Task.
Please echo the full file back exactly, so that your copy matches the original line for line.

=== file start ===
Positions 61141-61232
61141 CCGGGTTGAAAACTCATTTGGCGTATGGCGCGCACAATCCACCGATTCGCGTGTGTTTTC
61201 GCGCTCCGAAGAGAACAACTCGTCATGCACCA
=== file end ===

Positions 61141-61232
61141 CCGGGTTGAAAACTCATTTGGCGTATGGCGCGCACAATCCACCGATTCGCGTGTGTTTTC
61201 GCGCTCCGAAGAGAACAACTCGTCATGCACCA